By America's Test Kitchen

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Subscribers: 941
Reviews: 3

 Feb 4, 2020

John B
 Nov 18, 2019
A great food and food adjacent podcast. Lovely!

 Nov 10, 2018
A very interesting podcast! Definitely worth a listen.


We tell the weird and surprising and funny backstories around food and drink. The tales we haven’t all heard yet, the ones that have been lost, the under-told. This is not a recipe show. And this is not a show about celebrity chefs or what they like to eat. Proof goes beyond recipes and cooking to investigate the foods we love (tiki drinks) and don't love (the grain bowl); ask the big questions (where do food cravings come from?); and uncover the hidden backstories that feed your food-obsessed brain. Hosted by Bridget Lancaster. A production of America's Test Kitchen.

Episode Date
Season 4 Starts April 9

4,500 year old yeast, atomic peanuts, and a cheating scandal at a chili cook-off. Season 4 goes even deeper to reveal what’s on our plates and how it got there. Tune in for Season 4 of Proof beginning April 9.

Apr 02, 2020
[Bonus] The Bitter Southerner: Waffle House

We want to share with you a podcast from our friends at The Bitter Southerner called "The Ways of Waffle House" that attempts to answer a large question: How could a 2,000-store restaurant chain become, to Southerners, something more than just another place to eat?

Mar 20, 2020
Introducing Mystery Recipe, a New Podcast from America's Test Kitchen Kids

Mystery Recipe is a new podcast from America's Test Kitchen Kids! With new episodes every Monday, Wednesday, and Friday, this short-form podcast will help kids AND their grown-ups uncover the fun, fantastical, and fascinating sides of food. Each week will have a different ingredient theme, which builds to the grand finale: a mystery recipe cook-along. Get excited about cooking (and eating) by digging into the deliciously silly and unexpectedly educational.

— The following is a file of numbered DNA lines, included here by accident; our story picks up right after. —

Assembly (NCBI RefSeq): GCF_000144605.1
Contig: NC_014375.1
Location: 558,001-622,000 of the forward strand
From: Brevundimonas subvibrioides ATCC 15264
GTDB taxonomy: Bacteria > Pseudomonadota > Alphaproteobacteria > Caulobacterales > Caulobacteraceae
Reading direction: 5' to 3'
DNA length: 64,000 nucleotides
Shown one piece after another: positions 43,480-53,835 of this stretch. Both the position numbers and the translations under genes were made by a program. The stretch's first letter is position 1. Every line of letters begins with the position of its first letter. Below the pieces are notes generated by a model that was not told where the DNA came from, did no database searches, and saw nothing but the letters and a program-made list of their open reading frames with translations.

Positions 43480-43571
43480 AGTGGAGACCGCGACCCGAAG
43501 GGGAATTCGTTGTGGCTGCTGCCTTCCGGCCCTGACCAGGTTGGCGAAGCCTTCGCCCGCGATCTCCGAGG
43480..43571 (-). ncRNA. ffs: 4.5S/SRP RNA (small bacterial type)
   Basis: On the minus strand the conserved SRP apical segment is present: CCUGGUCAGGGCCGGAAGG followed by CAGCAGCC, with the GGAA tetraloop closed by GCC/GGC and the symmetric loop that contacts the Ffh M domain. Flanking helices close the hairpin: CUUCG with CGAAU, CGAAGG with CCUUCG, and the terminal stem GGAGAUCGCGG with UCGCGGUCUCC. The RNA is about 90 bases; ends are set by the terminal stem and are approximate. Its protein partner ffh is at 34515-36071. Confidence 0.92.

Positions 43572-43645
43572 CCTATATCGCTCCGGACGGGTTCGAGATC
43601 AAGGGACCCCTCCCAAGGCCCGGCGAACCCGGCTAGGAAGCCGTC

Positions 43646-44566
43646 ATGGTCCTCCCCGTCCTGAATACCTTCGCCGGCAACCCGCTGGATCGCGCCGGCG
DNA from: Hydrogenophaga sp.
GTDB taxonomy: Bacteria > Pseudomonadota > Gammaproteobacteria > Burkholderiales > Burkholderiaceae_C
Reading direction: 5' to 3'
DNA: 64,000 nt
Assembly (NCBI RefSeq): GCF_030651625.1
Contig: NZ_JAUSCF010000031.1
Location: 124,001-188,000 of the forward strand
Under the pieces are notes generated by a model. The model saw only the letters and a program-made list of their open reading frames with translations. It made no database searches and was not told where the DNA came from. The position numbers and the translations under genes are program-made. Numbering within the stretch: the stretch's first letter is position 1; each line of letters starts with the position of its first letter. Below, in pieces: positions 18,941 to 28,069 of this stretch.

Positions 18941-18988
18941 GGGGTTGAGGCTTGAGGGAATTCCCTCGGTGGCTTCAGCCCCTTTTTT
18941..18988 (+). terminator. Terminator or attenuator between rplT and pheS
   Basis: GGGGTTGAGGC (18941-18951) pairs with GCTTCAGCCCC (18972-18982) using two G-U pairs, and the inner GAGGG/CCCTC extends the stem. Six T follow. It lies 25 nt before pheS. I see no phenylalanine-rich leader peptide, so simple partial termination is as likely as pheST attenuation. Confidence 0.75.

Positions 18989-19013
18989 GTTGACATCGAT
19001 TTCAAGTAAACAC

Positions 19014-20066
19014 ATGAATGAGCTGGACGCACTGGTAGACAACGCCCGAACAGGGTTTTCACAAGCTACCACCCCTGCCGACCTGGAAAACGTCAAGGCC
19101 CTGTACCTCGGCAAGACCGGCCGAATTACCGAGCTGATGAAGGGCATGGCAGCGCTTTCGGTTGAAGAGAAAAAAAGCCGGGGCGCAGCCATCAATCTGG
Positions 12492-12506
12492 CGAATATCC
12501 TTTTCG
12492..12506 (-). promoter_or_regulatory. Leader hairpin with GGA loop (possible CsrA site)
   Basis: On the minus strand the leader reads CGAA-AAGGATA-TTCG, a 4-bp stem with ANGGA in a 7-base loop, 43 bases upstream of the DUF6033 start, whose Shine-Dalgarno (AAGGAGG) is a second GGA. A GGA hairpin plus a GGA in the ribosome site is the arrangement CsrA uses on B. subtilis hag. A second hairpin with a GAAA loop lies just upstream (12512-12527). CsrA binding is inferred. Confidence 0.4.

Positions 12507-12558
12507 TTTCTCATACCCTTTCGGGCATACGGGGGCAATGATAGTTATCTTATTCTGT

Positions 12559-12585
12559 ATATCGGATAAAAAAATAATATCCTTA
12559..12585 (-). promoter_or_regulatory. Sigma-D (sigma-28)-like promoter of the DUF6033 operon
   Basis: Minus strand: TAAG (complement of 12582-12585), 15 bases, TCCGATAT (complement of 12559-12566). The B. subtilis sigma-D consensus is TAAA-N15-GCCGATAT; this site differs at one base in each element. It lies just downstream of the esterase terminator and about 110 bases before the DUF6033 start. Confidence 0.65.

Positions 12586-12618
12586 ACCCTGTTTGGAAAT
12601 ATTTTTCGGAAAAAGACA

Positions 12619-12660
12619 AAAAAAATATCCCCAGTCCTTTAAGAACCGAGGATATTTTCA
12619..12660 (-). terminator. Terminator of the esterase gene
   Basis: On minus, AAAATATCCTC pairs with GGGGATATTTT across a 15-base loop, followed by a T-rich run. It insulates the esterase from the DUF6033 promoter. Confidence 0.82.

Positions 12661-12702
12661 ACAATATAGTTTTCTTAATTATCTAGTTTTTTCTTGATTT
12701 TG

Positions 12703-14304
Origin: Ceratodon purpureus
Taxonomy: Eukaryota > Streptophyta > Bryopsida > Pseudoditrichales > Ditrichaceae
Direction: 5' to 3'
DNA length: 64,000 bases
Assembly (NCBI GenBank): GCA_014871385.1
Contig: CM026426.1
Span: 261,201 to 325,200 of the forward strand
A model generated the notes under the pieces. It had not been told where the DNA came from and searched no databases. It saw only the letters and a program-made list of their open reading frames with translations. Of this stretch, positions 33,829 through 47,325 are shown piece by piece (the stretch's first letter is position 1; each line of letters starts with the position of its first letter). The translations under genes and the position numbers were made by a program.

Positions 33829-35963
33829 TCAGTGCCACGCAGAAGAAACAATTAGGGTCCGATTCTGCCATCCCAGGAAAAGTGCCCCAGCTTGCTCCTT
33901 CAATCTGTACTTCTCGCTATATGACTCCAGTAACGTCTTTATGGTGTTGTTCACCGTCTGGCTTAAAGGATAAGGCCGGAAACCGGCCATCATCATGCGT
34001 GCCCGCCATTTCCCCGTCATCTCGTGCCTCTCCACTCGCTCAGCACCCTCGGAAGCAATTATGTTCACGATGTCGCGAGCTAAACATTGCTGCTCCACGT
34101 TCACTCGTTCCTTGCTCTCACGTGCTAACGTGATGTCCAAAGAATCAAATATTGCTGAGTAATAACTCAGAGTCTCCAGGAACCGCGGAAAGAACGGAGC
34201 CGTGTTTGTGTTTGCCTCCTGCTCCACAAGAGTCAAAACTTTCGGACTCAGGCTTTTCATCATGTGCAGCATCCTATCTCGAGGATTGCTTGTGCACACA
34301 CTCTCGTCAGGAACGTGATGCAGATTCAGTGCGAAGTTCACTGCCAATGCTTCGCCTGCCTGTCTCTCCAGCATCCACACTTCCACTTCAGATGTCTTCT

Mar 16, 2020
[Bonus] Introducing Clearstory from This Old House

Our friends at This Old House have a new podcast called Clearstory. Hosted by Kevin O'Connor, Clearstory is a podcast that sheds light on the surprising stories behind our homes. The episode we bring you today, "Wood: Dead in the Water?", is all about old-growth wood found at the bottom of riverbeds that's used for beautiful furniture and flooring.

Feb 06, 2020
Oyster Mushroom Revolution

In Rwanda 26-year-old Christian has turned his mom’s backyard into an oyster mushroom cultivation lab, with mushrooms sprouting here and there. And he’s not alone. For a country still known internationally for its 1994 genocide, Rwanda’s booming mushroom industry reflects hope for a brighter future. In Rwanda, is a better tomorrow just a mushroom farm away?

Jan 02, 2020
Underground Aams Trade, Part 2

In part two of this investigation, reporter Ahmed Ali Akbar explores the underbelly of the secretive mango distribution industry. He uncovers the historical and economic reasons that importing mangoes from Pakistan has been so difficult — from regulation to irradiation. And he finally traces product to supplier.

Dec 26, 2019
Underground Aams Trade, Part 1

Pakistani-American communities in the U.S. rely on dealers on WhatsApp to gain access to their most coveted treasure: Pakistani mangoes. And they pay a premium for it. In part one of this two-part investigation, reporter Ahmed Ali Akbar searches for answers. Why are Pakistani mangoes so hard to find? And why is the Pakistani community resorting to deals on WhatsApp to procure them?

Dec 19, 2019
Jamon, Y'all

In 2015, Will Harris, a farmer in southwest Georgia, partnered with Spanish entrepreneur father and son to bring Iberian pigs to the United States. The climate would be different (from hot, dry Spain to wet, humid Georgia) and so would the pigs' diet (they would eat Georgia pecans instead of acorns), but Harris figured this expensive gamble could pay off. Can jamón ibérico can be reduced to a simple formula (pigs + pasture + acorns), or is there more to the story?

Dec 12, 2019
Tracing Jambalaya

Reporter Kayla Stewart attempts to trace Gulf Coast dish Jambalaya back to its rumored roots in West Africa’s Jollof Rice. Kayla’s journey to find a connection between the two dishes takes her from her mother’s Houston kitchen to the streets of Accra. But instead of a link, she finds that the history of African American food ways cannot be separated from the influences of slavery and colonialism.

Dec 05, 2019
Why Not Eat Bugs?

A South African Entrepreneur, Leah Bessa, discovers that processing Black Soldier Fly larvae produces a milk-like substance, dubbed Entomilk. Can Leah’s entomilk ice cream succeed as a dairy-alternative? Although South African populations have a traditional history of bug-eating, can modern society overcome its ick-factor to take advantage of all bugs have to offer?

Nov 21, 2019
Prepping for the Worst

In a deep dive into “prepper” culture, we learn what makes up the ultimate survival cuisine. We investigate the motivation of this subculture that stocks up on non-perishables for the end-of-times. Should the desire to survive be reduced to a quirky paranoia, or is the quest to prepare for survival in dire circumstances more noble than we give it credit for?

Nov 14, 2019